Soulja Boy! He’s popular. Well, he sells singles. Not so much albums. But a lot of singles! So many singles. And YouTube hits. He attracts the YouTube hits. All related to a dance. A dance you may have heard, seen, or tried to do yourself! You’d think at this point there’s not a single thing left to be said about Soulja Boy and the mini-trend of choreographed toe-tapping that he’s sparked among aspiring popular musicians, one that’s profitable for labels for the moment but not a particularly safe long term bet for reversing dipping sales. And you’d be right! Yet that fact has not stopped the Wall Street Journal from devoting many hundreds of words to recapping the tale of Soulja Boy. He’s divisive! He’s reopened the generation gap! He’s given MC Hammer a reason to go on! And yet despite its rehashery, the WSJ‘s story does raise one important, semi-new, mostly implied question: Would rock bands be improved by their own dance routines? Is there room in indie for cranking that James Murphy?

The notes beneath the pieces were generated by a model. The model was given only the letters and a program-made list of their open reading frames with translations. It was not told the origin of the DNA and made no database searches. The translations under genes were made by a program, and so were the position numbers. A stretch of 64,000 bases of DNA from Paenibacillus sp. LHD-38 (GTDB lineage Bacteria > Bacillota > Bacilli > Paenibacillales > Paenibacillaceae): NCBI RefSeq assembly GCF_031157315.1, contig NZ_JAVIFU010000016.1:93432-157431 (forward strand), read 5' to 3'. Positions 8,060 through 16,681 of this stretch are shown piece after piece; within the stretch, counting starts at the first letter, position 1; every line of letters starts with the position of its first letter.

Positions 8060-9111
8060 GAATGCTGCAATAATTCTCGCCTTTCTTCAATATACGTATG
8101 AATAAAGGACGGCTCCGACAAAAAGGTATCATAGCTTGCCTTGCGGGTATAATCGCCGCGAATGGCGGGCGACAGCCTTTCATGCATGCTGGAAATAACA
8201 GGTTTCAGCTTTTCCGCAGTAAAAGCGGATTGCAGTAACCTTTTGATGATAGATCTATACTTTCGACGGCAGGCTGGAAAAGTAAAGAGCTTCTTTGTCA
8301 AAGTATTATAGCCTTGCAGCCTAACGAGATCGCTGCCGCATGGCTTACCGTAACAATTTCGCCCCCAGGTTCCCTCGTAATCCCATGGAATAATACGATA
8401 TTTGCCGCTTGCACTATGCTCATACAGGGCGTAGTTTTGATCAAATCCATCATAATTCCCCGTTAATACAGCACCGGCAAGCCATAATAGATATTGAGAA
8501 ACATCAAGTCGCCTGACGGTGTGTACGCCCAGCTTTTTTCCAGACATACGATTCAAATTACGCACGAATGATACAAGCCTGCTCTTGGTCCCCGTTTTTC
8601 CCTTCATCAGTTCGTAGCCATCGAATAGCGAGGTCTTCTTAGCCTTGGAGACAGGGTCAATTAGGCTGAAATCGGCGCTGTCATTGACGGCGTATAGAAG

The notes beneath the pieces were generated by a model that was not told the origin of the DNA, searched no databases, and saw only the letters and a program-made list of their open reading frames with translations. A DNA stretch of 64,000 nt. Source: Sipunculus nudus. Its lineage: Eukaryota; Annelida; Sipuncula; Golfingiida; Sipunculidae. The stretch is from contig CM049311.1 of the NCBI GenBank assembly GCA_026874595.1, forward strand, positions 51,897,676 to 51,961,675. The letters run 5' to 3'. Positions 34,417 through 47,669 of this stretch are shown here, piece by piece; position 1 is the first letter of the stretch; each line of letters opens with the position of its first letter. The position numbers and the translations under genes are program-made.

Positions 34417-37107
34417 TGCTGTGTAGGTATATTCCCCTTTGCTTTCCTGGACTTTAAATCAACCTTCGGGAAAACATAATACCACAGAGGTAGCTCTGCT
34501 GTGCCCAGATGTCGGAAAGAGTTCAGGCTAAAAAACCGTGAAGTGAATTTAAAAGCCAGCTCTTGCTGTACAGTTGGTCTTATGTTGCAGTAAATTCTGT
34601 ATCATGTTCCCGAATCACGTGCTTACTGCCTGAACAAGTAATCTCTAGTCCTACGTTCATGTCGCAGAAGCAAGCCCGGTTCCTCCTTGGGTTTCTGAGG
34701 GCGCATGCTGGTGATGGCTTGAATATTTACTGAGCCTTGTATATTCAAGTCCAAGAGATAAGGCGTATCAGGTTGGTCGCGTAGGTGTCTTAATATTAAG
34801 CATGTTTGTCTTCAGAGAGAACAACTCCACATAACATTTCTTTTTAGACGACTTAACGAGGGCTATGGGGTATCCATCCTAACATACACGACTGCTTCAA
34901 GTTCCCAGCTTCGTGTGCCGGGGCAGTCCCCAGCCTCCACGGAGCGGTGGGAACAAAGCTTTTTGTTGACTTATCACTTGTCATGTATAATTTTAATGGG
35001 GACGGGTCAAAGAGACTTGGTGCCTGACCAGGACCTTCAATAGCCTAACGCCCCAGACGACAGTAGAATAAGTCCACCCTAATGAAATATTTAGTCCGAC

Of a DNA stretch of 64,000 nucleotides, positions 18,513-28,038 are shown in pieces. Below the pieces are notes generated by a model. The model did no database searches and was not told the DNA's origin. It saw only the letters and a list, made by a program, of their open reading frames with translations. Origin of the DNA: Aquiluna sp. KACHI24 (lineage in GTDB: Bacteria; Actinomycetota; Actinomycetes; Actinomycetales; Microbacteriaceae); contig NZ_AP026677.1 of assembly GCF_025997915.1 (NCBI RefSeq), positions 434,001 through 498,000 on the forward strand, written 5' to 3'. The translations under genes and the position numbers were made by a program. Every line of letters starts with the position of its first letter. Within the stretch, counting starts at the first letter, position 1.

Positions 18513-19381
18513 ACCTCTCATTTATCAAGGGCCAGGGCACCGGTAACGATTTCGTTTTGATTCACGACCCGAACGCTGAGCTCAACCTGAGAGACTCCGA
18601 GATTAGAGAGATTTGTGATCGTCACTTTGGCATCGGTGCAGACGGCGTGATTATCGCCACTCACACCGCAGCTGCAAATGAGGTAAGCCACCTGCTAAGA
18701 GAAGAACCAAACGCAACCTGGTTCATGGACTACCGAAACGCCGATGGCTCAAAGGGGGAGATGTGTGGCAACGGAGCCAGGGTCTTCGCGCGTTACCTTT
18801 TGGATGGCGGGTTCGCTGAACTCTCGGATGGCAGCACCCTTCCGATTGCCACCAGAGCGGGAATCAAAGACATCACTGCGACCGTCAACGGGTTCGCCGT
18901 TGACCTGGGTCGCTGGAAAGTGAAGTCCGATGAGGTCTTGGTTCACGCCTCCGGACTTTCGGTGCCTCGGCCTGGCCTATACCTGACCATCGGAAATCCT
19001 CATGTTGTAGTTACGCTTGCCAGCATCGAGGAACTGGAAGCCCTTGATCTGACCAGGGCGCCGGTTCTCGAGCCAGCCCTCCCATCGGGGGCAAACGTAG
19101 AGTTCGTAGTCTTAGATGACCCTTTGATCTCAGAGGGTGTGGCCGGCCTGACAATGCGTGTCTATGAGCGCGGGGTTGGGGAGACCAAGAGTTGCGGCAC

While choreographed routines are still rare among rock artists, more of them are making music to fill dance floors. Popular groups such as LCD Soundsystem, Hot Chip, Justice and Daft Punk feature beats, samples and electronic melodies that often overshadow lyrics.
And why can’t these guys, despite some of them not being rock bands at all, come up with their own leanings and rockings? Feist did it, sez the WSJ. Kinda! And so did OK Go! There is no reason why America’s young people shouldn’t be videotaping themselves doing the Charleston or humping ottomans or maybe some modified Oompa Loompa moves to “Waters Of Nazareth.”
But Can You Dance To It? [WSJ]